Why the Tesla Model Y isn't really an SUV, but a trendy MPV

Tesla Model Y opinion Matt Prior

An ‘SUV’ today is the acceptable face of the Citroën Xsara Picasso

SUVs accounted for nearly half of all car sales globally last year – or did they?

Is the Tesla Model Y an SUV? If you were, say, an activist against urban-dwelling 4x4s, would you be inclined to put a narky sticker on the windscreen of one or pop a lentil into one of its tyre valves so that it would get a flat?

I ask because the popularity of SUVs has hit new heights. Automotive data firm Jato Dynamics has announced that global sales of them rose 16% last year to 36.72 million, or 47% of all new cars sold. In many developed markets, SUVs are now the dominant models. And the Model Y is a big part of it. With sales up 64%, it’s the world’s favourite car, taking 1.22 million sales in 2023, easily outselling the second-placed Toyota RAV4 (1.08 million) and in the process making an EV the world’s top-selling car for the first time.

Tesla calls the Model Y an SUV, so does Jato, and it’s undoubtedly a tall car. But it’s indicative of the lines between traditional market segments blurring that it’s uncontroversial to refer to it as an SUV. Once, we considered the term ‘SUV’ to be simply an Americanism for ‘4×4’. They were the same thing, both having a serious off-road focus. But ‘SUV’ has since diverted from ‘4×4’.

Notably, Land Rover refers to the Discovery as an SUV but the Defender as a 4×4. And ‘SUV’ clearly stretches much further towards road-focused vehicles than that, because the Model Y Performance’s ground clearance is just 157mm – only 19mm more than the Model 3 saloon’s.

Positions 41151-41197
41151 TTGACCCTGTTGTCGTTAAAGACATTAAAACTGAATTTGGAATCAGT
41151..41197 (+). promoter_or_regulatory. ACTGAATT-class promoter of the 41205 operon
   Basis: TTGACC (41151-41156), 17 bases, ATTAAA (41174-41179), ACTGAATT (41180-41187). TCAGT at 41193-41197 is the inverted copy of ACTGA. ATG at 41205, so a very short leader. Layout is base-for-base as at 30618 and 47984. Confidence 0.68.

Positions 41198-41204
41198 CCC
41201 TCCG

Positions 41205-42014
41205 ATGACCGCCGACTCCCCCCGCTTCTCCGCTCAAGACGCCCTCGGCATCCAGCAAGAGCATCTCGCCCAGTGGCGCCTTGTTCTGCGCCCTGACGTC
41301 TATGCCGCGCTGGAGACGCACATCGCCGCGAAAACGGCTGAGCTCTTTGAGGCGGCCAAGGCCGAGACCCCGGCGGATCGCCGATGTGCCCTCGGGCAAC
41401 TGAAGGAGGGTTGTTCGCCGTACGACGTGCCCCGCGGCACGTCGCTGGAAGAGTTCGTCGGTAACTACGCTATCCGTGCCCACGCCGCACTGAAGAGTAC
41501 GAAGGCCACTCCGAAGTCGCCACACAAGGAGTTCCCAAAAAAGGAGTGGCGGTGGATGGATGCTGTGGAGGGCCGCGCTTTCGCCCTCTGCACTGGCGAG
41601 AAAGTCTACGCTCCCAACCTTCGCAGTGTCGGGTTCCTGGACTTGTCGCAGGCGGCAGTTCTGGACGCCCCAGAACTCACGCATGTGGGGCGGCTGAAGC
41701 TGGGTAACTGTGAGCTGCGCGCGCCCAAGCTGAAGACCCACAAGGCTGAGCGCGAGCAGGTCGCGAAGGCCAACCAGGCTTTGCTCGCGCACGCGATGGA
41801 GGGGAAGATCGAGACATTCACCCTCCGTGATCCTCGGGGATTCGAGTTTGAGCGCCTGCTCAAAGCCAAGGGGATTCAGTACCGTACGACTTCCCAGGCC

The bigger difference between the two is their relative heights. The Model 3 is 1441mm tall and the Model Y is 1624mm tall, a 183mm difference.

The discrepancy isn’t what happens under the car, then, but what happens inside a cabin that’s more than 15cm taller. Rather than having rough-road ambitions, a modern SUV is often just a roomier car than a traditional saloon, estate or hatchback with a seating position that’s easier to slide into, better visibility, more head room, more luggage space and, if the seating is more upright, more leg room. All of these things are appealing to families.

This means that all an SUV is today is the customer-acceptable face of a Citroën Picasso or Ford Galaxy. It’s an MPV in everything but name and with less drab looks.

Citroen Xsara Picasso front quarter tracking

There are plenty of cars that tell people they’re SUVs, which have an entirely road focus and are no more lifted off the ground than a Volkswagen Sharan but have bonnets and cladding where an MPV would have slab sides and a huge glass area.

Where this matters is when it comes to what we blame SUVs for. The International Energy Agency has said that “the trend towards heavier and less efficient vehicles such as SUVs, which emit roughly 20% more emissions than an average medium-sized car, has largely nullified the improvements in energy consumption during recent decades”.

Now, the physics are what they are: SUVs have a bigger frontal area than hatchbacks, because their bodies are taller, and the inevitable effect of that on overall aerodynamic drag (CdA, the drag coefficient times the frontal area) means they use more fuel than a smaller car. And we hate them for it. But we never hated spacious cars when they were MPVs. People didn’t let down the tyres on a Galaxy or Sharan for not being a Mondeo or Passat. And yet in large parts, the efficiency drawbacks were the same, just as the undoubted space benefits to the consumer were the same.

Personally, I prefer smaller, lighter, more efficient cars. But it’s no wonder that cars shaped more practically now account for almost half of all of those sold. I just wonder whether we need to call many of them something else.

Source: Autocar

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